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" Here lies our good Edmund, whose genius was such, We scarcely can praise it, or blame it too much ; Who, born for the Universe, narrow'd his mind, And to party gave up what was meant for mankind. "
The poetical works of Oliver Goldsmith, with the life of the author ... - Page 54
by Oliver Goldsmith - 1794
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The Life of Samuel Johnson: Comprehending an Account of His Studies and ...

James Boswell - 1822 - 508 pages
...intellectual feast, regret that he should be characterised as the man, " Who born for the universe narrow'd his mind, " And to party gave up what was meant for mankind ? " My revered friend walked down with me to the beach, where we embraced and parted with tenderness,...
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The Works of the British Poets: With Lives of the Authors, Volume 30

Ezekiel Sanford, Robert Walsh - 1822 - 428 pages
...uius was such, We scarcely can praise it, or blame it too much ; Who, born for the universe, nam)*-'d his mind, And to party gave up what was meant for mankind : Though fraught with all learning, yet straining his throat [vote; To persuade Tommy Townshend" to...
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The Poetical Works of John Milton ...

John Milton - 1824 - 510 pages
...genius •was such, We scarcely can praise it, or blame it, too much ; Who, born for the universe, narrow'd his mind, And to party gave up what was meant for mankind; * The master of St. James' coffee-house, where the doctor, and his friends he has characterised in...
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Memoir of the life and character of ... Edmund Burke; with specimens of his ...

Sir James Prior - 1824 - 618 pages
...whose genius was such, We scarcely can praise it, or blame it too much ; Who, born for the universe, narrow'd his mind, And to party gave up what was meant for mankind. Though fraught with all learning, yet straining his throat, To persuade Tommy Townshend to lend him...
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Select British Poets, Or, New Elegant Extracts from Chaucer to the Present ...

William Hazlitt - 1824 - 1062 pages
...whose genius was such, We scarcely can praise it, or blame it too much ; Who, born for the universe, endure ; And which not done, the richest must be poor. Late as it Though fraught with all learning, yet straining his throat, To persuade Tommy Townshend to lend him...
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The Phrenological Journal and Miscellany, Volume 1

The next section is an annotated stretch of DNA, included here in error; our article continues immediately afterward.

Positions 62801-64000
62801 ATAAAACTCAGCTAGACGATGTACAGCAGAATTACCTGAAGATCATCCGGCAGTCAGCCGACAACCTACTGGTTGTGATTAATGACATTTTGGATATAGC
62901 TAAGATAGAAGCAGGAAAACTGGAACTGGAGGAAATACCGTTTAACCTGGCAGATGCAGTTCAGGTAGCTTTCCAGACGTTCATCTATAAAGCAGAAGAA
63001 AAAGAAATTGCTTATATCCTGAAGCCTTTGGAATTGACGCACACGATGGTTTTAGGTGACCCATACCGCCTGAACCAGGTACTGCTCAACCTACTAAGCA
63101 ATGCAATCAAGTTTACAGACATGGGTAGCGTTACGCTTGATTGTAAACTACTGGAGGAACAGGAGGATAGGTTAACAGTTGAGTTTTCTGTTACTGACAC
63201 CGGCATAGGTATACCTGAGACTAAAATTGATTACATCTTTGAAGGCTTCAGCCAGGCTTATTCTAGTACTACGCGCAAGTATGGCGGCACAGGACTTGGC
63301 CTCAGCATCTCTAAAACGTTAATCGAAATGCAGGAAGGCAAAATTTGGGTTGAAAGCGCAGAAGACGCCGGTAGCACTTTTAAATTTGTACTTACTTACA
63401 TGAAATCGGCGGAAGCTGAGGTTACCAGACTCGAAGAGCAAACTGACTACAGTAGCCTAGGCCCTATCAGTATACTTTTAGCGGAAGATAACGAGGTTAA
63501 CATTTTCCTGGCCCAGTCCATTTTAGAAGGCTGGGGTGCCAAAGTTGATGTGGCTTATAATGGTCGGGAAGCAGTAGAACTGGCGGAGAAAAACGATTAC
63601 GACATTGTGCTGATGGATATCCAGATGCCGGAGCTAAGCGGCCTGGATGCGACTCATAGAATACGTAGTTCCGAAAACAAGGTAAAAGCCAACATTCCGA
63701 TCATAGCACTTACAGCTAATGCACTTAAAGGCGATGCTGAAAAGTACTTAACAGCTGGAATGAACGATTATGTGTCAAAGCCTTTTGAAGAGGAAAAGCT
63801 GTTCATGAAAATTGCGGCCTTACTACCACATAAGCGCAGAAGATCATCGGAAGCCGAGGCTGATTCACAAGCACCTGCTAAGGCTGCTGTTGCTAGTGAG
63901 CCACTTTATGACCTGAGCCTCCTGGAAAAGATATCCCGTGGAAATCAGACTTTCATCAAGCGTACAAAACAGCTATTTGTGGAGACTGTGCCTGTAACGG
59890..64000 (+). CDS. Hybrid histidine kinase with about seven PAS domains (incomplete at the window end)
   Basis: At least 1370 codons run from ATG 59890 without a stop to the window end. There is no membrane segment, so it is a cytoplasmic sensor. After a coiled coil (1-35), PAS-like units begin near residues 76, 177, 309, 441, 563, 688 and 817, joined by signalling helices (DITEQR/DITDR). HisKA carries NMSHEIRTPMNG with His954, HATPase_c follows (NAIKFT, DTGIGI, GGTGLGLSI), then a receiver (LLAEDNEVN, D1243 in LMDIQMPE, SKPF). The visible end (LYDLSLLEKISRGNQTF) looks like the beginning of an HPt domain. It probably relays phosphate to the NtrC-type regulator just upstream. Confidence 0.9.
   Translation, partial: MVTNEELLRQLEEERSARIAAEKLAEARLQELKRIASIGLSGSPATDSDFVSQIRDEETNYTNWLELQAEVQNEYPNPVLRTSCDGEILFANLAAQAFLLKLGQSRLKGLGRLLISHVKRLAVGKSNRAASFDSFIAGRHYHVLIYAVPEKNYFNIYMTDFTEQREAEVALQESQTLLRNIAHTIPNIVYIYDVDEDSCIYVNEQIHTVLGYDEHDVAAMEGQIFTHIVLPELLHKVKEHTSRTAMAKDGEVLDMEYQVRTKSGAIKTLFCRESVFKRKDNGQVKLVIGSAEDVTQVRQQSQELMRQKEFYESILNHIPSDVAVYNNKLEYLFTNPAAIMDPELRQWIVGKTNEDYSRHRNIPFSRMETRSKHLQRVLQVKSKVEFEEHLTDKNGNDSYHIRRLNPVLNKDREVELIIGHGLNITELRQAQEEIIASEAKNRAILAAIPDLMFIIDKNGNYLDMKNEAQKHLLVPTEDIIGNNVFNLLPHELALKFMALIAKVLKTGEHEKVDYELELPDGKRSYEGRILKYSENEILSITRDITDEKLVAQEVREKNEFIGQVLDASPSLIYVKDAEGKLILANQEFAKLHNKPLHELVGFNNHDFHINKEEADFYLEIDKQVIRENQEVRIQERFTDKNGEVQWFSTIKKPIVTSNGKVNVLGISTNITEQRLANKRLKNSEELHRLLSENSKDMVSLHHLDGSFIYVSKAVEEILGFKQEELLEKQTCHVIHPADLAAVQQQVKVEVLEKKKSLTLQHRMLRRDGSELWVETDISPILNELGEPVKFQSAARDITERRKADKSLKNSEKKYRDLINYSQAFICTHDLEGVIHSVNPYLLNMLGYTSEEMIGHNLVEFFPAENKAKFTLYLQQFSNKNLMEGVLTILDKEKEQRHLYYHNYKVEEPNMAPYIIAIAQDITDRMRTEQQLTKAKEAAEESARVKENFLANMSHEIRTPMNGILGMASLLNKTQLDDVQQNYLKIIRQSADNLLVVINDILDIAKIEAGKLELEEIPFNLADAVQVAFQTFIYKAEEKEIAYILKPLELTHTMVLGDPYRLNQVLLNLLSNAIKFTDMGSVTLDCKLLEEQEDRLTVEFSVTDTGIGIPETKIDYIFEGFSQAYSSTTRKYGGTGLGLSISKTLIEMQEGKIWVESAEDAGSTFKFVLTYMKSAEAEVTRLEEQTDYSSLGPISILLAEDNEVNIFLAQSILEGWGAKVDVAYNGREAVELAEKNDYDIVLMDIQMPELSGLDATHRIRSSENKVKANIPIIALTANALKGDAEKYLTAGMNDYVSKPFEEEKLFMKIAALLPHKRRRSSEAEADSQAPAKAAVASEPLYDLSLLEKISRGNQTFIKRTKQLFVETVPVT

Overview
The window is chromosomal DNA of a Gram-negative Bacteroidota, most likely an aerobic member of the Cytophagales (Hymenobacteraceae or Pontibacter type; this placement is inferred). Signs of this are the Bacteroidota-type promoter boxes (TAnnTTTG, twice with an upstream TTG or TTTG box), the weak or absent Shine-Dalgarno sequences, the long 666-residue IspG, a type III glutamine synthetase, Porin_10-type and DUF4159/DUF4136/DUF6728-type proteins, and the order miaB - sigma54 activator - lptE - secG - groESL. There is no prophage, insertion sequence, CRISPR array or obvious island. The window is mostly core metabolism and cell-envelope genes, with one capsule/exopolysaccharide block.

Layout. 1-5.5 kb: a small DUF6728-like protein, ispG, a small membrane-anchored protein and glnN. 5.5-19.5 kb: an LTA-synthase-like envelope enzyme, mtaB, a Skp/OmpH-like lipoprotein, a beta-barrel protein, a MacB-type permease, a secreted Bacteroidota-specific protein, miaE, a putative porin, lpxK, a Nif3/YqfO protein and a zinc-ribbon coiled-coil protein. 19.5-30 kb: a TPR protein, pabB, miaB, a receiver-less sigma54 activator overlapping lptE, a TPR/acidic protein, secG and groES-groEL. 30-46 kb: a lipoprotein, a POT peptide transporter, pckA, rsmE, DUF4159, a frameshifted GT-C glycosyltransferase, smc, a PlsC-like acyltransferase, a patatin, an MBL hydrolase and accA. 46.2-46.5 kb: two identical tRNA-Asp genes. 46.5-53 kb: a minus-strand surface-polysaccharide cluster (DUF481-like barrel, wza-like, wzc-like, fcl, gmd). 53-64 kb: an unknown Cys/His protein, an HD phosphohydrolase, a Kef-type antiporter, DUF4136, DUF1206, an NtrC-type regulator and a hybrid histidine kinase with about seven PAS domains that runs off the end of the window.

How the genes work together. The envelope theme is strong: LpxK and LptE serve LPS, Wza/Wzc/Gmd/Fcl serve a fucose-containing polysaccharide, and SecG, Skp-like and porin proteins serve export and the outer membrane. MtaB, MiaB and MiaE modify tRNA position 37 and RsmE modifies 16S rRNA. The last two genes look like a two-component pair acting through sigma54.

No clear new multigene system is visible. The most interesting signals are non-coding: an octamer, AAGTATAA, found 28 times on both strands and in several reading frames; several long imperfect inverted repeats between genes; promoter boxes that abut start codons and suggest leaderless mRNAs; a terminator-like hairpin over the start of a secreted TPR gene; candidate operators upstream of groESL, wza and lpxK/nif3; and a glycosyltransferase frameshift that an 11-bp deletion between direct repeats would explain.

1824 - 720 pages
...genius was such, We scarcely can praise it or blame it too much ; Who, born for the universe, narrowed his mind, And to party gave up what was meant for mankind. Though fraught with all learning, yet straining his throat To persuade Tommy Townsend to lend him a...
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Reminiscences of Charles Butler, Esq. of Lincoln's Inn: With a Letter to a ...

Charles Butler - 1824 - 368 pages
...We remember the verses, in which he is Described to be one, " Who, born for the universe, narrowed his mind, And to party gave up, what was meant for mankind." But, if he had not been the very thing he was, would so many general truths have fallen from him ?...
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Reminiscences of Charles Butler ...

Charles Butler - 1824 - 430 pages
...\Ve remember the verses, in which he is described to be one, " Who, born for the universe, narrowed his mind, " And to party gave up, what was meant for mankind." is some extenuation of them that, in his time, equal subserviency, and equal adulation, were chargeable...
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The Miscellaneous Works of Oliver Goldsmith: Miscellaneous poems. The good ...

Oliver Goldsmith - 1825 - 476 pages
...whose genius was such, We scarcely can praise it, or blame it too much ; Who, born for the universe, narrow'd his mind, And to party gave up what was meant for mankind. Though fraught with all learning, yet straining his throat To persuade Tommy Townshend 7 to lend him...
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Select Poets of Great Britain: To which are Prefixed, Criticial Notices of ...

William Hazlitt - 1825 - 600 pages
...whose genius was sueh, We seareely ean praise it or blame it too mueh ; Who, bom for the universe, X% $ Though fraught with all learning, yet straining his throat, To persuade Tommy Townshend to lend him...
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